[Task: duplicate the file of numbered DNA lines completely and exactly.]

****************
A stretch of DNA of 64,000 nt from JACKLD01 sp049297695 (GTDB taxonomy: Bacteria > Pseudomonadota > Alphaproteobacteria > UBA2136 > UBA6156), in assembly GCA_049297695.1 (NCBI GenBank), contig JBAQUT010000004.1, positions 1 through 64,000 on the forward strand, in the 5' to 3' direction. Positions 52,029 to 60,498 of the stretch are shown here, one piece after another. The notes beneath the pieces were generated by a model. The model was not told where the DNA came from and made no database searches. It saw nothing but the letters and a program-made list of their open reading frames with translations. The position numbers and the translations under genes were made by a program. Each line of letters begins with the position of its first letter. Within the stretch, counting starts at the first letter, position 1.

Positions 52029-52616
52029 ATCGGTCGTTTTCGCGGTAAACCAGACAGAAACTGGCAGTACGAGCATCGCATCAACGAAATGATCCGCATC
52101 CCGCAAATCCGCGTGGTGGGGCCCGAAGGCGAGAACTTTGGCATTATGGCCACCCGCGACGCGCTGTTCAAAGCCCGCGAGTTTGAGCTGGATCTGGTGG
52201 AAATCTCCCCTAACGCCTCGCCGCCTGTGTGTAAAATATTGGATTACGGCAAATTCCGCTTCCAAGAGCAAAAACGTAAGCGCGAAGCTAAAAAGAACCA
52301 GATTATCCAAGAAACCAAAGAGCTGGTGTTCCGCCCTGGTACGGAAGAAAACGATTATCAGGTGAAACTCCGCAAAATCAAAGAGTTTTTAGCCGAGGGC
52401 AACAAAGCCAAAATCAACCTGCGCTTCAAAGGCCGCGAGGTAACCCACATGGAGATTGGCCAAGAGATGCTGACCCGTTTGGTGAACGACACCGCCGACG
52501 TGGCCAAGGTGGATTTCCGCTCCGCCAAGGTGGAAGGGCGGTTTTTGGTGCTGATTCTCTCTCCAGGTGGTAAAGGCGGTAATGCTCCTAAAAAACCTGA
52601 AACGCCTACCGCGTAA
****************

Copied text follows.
A stretch of DNA of 64,000 nt from JACKLD01 sp049297695 (GTDB taxonomy: Bacteria > Pseudomonadota > Alphaproteobacteria > UBA2136 > UBA6156), in assembly GCA_049297695.1 (NCBI GenBank), contig JBAQUT010000004.1, positions 1 through 64,000 on the forward strand, in the 5' to 3' direction. Positions 52,029 to 60,498 of the stretch are shown here, one piece after another. The notes beneath the pieces were generated by a model. The model was not told where the DNA came from and made no database searches. It saw nothing but the letters and a program-made list of their open reading frames with translations. The position numbers and the translations under genes were made by a program. Each line of letters begins with the position of its first letter. Within the stretch, counting starts at the first letter, position 1.

Positions 52029-52616
52029 ATCGGTCGTTTTCGCGGTAAACCAGACAGAAACTGGCAGTACGAGCATCGCATCAACGAAATGATCCGCATC
52101 CCGCAAATCCGCGTGGTGGGGCCCGAAGGCGAGAACTTTGGCATTATGGCCACCCGCGACGCGCTGTTCAAAGCCCGCGAGTTTGAGCTGGATCTGGTGG
52201 AAATCTCCCCTAACGCCTCGCCGCCTGTGTGTAAAATATTGGATTACGGCAAATTCCGCTTCCAAGAGCAAAAACGTAAGCGCGAAGCTAAAAAGAACCA
52301 GATTATCCAAGAAACCAAAGAGCTGGTGTTCCGCCCTGGTACGGAAGAAAACGATTATCAGGTGAAACTCCGCAAAATCAAAGAGTTTTTAGCCGAGGGC
52401 AACAAAGCCAAAATCAACCTGCGCTTCAAAGGCCGCGAGGTAACCCACATGGAGATTGGCCAAGAGATGCTGACCCGTTTGGTGAACGACACCGCCGACG
52501 TGGCCAAGGTGGATTTCCGCTCCGCCAAGGTGGAAGGGCGGTTTTTGGTGCTGATTCTCTCTCCAGGTGGTAAAGGCGGTAATGCTCCTAAAAAACCTGA
52601 AACGCCTACCGCGTAA